A Leonardtown woman received a judge’s approval on Monday to seek placement in an inpatient drug treatment facility, about 22 months after she was sentenced to eight years in prison from her guilty plea to involuntary manslaughter following a drug overdose death.
Lena Michelle King, now 23, originally was charged with second-degree murder in an indictment for the death of John Cleveland Jr.
“I want to help people,” King said Monday in a St. Mary’s courtroom, where a prosecutor concurred with the request by the woman’s lawyer, and the judge noted a change in King’s demeanor.
In late 2014, King was sentenced to 10 years in custody, suspended to the eight-year term with credit for about seven months of pretrial custody, mostly served in inpatient drug treatment.
“You turned to your family and seemed shocked that when you plead guilty to involuntary manslaughter you go to prison,” St. Mary’s Circuit Judge David W. Densford said at this week’s proceeding.
“We want to give you the tools to succeed,” the judge added, indicating the requested transfer to treatment could mean the difference between King being a casualty or a role model.
“If you were released today, [that] would be just about the worst thing that could happen,” the judge said. “You could [through long-term treatment] be the best walking advertisement for drug addiction and fighting it.”
At King’s plea hearing two years ago, the judge was told that King and Cleveland bought heroin on the streets of Annapolis the preceding winter, and that upon their return to St. Mary’s, she injected the drug into Cleveland’s hand and he went into a coma.
Cleveland was taken to MedStar St. Mary’s Hospital from the apartment on Lawrence Avenue in Leonardtown, according to police reports, and Cleveland was pronounced dead when he arrived at the hospital.
Densford said Monday, “When you’re an enzyme in the chemistry of drug addiction and death, we need to put an end to it.”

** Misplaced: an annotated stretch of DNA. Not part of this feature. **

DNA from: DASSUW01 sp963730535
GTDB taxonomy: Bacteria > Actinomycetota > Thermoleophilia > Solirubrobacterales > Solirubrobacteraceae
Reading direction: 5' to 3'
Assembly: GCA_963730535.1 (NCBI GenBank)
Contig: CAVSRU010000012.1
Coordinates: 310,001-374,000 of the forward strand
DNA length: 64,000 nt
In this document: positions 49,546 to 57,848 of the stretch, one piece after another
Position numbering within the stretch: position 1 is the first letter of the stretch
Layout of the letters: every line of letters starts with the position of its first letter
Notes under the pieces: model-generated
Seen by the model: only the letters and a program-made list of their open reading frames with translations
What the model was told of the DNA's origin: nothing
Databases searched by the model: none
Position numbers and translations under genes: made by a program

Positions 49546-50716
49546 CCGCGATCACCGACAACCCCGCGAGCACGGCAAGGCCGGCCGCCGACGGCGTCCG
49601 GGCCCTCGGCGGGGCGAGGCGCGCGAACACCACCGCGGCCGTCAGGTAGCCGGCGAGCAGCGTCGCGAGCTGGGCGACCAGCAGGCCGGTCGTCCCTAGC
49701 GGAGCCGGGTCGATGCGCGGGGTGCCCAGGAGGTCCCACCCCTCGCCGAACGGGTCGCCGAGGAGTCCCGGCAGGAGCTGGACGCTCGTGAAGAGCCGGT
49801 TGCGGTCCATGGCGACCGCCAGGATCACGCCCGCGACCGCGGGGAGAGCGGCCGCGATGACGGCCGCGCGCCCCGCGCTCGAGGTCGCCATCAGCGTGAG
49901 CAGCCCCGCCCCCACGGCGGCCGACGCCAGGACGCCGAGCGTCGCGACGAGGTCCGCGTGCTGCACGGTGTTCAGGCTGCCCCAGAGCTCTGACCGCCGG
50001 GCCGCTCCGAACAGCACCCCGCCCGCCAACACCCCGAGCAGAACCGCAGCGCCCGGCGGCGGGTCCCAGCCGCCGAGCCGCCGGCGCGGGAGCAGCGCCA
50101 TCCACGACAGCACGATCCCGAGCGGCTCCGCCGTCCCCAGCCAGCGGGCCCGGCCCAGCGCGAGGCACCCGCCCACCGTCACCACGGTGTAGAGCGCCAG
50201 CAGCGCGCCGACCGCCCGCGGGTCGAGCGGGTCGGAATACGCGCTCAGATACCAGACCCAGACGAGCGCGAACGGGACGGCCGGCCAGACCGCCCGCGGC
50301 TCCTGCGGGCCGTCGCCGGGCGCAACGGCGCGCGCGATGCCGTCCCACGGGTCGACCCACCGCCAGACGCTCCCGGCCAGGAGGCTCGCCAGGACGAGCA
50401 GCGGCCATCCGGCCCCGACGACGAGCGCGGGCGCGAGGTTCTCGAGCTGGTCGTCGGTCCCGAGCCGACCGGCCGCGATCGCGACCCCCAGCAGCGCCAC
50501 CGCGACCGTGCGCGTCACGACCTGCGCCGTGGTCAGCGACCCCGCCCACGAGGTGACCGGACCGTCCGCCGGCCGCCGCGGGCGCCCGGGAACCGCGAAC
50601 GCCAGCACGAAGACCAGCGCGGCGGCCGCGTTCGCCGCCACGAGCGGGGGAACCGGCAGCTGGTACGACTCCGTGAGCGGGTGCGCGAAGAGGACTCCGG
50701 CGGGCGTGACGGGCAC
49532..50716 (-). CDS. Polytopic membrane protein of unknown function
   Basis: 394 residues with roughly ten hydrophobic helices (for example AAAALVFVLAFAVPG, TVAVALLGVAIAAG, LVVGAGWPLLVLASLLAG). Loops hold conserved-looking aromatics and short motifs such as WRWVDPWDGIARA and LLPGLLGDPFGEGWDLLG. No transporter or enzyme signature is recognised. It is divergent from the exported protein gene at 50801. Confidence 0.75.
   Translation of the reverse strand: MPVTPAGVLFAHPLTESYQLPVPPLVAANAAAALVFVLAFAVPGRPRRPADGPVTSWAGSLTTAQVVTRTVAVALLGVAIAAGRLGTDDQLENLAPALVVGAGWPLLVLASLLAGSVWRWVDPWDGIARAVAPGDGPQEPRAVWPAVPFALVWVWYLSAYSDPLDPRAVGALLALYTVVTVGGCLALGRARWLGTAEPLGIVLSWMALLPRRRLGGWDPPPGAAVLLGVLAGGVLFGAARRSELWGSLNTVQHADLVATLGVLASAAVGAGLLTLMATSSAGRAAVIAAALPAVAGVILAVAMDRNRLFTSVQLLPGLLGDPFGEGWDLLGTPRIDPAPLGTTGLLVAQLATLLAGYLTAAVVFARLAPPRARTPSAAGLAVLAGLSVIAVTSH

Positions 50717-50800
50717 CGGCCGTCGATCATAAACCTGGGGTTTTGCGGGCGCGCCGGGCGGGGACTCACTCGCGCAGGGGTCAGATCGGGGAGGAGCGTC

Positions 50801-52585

And as for getting out of prison, the judge added, “There are no automatic or quick paths to release. There is a hard path to diversion.”
Kevin McDevitt, King’s lawyer, said in court that his client’s path of drug addiction began with cigarettes and cold medicine when she was 9 years old, quickly escalating to prescription drugs and alcohol during her preteen years and ultimately to LSD, cocaine and heroin.
The lawyer said King has abstained from drugs for two years, earned a high-school graduation equivalency degree, is on minimum security in prison with no infractions, and wants inpatient drug treatment that she knows could continue past her parole eligibility date next spring.
“She wants to become a drug treatment counselor,” McDevitt said. “I think she’s a good candidate for this [inpatient] evaluation and placement.”
He added, “I know she’s remorseful,” of her role in Cleveland’s death, at an address that also was the focus of other police investigations.
“Three people died in that house in a six-month period,” the lawyer said.
The judge asked King about the availability of drugs in prison, and avoiding them.
“It was very hard,” she responded, “but I had to do what I had to do.”
St. Mary’s State’s Attorney Richard Fritz (R) said at the hearing that efforts had been made to contact Cleveland’s family about the court proceeding, and the prosecutor submitted a letter from Cleveland’s mother for the court’s consideration.
If King had not been prosecuted and confined, Fritz said, “It is my firm belief ... that she would be dead as a result of her own addiction.”
The judge agreed that King now be held at the county jail until she is placed in a rehabilitation facility.
“Ms. King, welcome back,” Densford said. “It’s a long process.”